Trains Poised for Comeback in Central Pa.

Trains poised for comeback in Central Pa.
by Dan O’Brien

Photo by Michael Bezilla

More than a dozen empty cars make up this Nittany and Bald Eagle Railroad train passing through Tyrone on its way to Bellefonte, where they will be delivered to customers for loading lime and stone. The N&BE, based in Bellefonte, serves industries in Centre, Blair and Clinton counties.

Once a vital method for transporting goods and passengers in Pennsylvania, the region’s railroad system has fallen into disuse. But it may be poised for a comeback.

The U.S. transportation system has relied heavily on oil-dependant highway and air travel while allowing other forms of transportation to become almost obsolete. But with gasoline prices rising and shortages considered inevitable, previously neglected transportation methods are beginning to look more attractive.

James Howard Kunstler, author of the book The Long Emergency and an advocate for railroads, said it won’t be long before we will need to rely on the railroad system.

"I think the happy motoring system we depend on today isn’t going to work very well. Our commercial air system isn’t going to be able to survive the energy crisis," Kunstler said. "If we’re going to want to get around North America, we’re going to need the railroads."

According to Kunstler, the railroads are more energy-efficient than other forms of transportation. Since trains can run on coal and electricity, they could reduce the need for oil.

According to the Gov. Ed Rendell’s 2008-09 proposed executive budget, on average, a cargo train has the carrying capacity of 280 trucks.

Strides are being made in Pennsylvania to use railroads as an alternative energy source.

Last year, 36 companies requested $90 million in state funds to be used to improve rail freight lines. However, the state’s $20 million budget could only accommodate 12 companies. Responding to the problem, the proposed budget increases funds to $30 million a year for the next three years.

As part of Pennsylvania’s Rail Freight Economic Development Program, 1.6 million carloads have been utilized to eliminate the use of 6.4 million trucks over the last two years.

Michael Bezilla, author of the book Rails to Penn State: The Story of the Bellefonte Central, said the railroads are not only more energy-efficient than automobiles; they also make more economic and environmental sense.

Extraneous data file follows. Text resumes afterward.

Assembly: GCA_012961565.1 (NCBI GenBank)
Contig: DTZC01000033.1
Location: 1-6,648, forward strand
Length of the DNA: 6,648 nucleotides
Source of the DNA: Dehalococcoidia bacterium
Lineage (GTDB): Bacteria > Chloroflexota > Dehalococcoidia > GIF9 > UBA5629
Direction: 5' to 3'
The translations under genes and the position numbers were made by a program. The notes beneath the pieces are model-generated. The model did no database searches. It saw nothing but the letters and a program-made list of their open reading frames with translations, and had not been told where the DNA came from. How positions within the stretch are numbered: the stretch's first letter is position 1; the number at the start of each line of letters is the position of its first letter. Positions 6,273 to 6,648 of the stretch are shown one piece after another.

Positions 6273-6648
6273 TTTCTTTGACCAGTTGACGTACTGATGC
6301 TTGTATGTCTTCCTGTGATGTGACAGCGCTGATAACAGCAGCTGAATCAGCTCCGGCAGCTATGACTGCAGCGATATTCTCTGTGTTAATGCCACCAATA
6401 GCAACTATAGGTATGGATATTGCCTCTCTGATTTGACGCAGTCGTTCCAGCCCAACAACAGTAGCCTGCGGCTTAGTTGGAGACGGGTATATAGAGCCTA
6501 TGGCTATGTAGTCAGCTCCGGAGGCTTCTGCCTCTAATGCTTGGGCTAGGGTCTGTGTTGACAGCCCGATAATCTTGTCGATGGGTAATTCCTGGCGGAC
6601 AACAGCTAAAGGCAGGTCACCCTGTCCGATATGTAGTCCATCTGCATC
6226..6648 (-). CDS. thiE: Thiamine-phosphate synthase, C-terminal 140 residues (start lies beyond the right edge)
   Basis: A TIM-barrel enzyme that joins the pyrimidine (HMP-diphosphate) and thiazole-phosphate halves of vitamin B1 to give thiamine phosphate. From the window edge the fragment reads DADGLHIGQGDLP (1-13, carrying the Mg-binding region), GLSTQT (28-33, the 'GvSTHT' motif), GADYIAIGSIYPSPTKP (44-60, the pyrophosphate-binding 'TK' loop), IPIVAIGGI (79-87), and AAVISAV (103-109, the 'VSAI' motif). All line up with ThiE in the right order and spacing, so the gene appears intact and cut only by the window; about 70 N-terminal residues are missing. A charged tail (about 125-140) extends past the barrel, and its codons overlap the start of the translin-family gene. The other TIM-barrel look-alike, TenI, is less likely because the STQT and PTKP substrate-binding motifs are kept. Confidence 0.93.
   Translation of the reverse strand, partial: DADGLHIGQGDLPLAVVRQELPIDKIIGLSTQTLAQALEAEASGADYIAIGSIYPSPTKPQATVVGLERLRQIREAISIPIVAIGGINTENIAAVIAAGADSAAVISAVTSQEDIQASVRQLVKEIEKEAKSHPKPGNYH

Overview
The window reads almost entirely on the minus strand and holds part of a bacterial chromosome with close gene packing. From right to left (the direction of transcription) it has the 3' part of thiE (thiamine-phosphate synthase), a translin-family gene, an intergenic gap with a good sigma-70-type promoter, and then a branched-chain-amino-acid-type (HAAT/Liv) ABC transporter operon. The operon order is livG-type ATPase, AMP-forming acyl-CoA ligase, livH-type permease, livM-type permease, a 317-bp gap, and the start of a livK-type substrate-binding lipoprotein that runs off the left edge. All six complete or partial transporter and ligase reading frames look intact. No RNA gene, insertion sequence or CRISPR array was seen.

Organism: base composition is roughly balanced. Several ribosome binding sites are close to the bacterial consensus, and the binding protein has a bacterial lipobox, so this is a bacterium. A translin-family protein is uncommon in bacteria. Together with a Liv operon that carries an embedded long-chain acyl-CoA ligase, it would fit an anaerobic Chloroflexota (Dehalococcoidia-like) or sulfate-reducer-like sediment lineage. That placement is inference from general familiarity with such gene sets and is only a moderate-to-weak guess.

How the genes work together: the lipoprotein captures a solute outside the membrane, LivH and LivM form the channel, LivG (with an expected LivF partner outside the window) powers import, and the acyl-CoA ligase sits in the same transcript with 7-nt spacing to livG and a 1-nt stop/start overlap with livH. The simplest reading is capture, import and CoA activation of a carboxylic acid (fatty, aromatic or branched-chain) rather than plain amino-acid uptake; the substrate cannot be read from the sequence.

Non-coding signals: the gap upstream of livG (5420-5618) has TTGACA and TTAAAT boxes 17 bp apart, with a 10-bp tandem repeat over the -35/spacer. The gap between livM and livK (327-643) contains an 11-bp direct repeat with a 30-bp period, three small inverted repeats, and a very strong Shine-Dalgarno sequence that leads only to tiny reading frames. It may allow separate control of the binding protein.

Pennsylvania is an example of how the use of tractor trailers for carrying goods and the high number of passenger automobiles have worn down the highways, causing maintenance costs to rise.

According to the governor’s budget plan, since 2003, Pennsylvania has tripled its bridge-repair funds and spent $3.8 billion on bridge repairs. Nevertheless, the number of defective bridges has increased from 5,587 to 5,935, the highest in the country.

The report proposes that Pennsylvania spend $15.5 billion to repair 1,000 bridges over the next three years. An additional $200 million in funds would be added in each of the next 10 years.

Bezilla said it’s not far-fetched to suggest these problems may cause railroads to become a major method for transporting goods and passengers.

"It’s simply rearranging the system," Bezilla said. "I think we are just on the cusp of doing so. It may just take a generation."

Thousands of miles of abandoned railroad tracks crisscross the United States.

Several efforts have been initiated to preserve the unused tracks. Rails-to-Trails, a nonprofit organization, raises money to preserve abandoned railroad tracks and convert them into walking and bike trails to promote physical exercise. So far, the organization has helped build more than 13,000 miles of rail-trails.

The rail-trails can be converted back to railroad tracks, and there are thousands of additional miles of tracks available in the event of a return to railroads as a major transportation method.

According to the state budget, Pennsylvania ranks fifth in the country with 6,000 miles of tracks, but it ranks tenth in utilization.

If such a shift were to occur, central Pennsylvania’s railroads, which were once an essential resource for transportation, could become even more important to the region’s economy.

The railroads played a major role in the development of central Pennsylvania. Dating back to the 1800s, railroads, such as the Bellefonte Central Railroad, were used to transport goods and passengers from town to town and iron ore and limestone to markets around the country.

The use of railroads for interurban transportation contributed to the development of towns like Bellefonte and State College.

"It is safe to say the railroads played an essential role in the economic development of the area," Bezilla said. "Central Pennsylvania wouldn’t have the population or standard of living it does today without railroads, and neither would the United States."

Railroad use declined during the initial automobile-industry boom in the middle of the 20th century. Passenger and freight lines were abandoned for the highways.

Despite the decline of railroads in the United States, trains are a common method of interurban and international travel in Europe, which has a massive rail system.

Kunstler said he thinks that the United States should emulate systems that exist in places like Europe.

"There is no question that most other major industrial nations have far better railroad systems than the United States," Kunstler said. "It doesn’t take a huge stretch of the imagination to see how it could work here in North America, but it lacks the political will."

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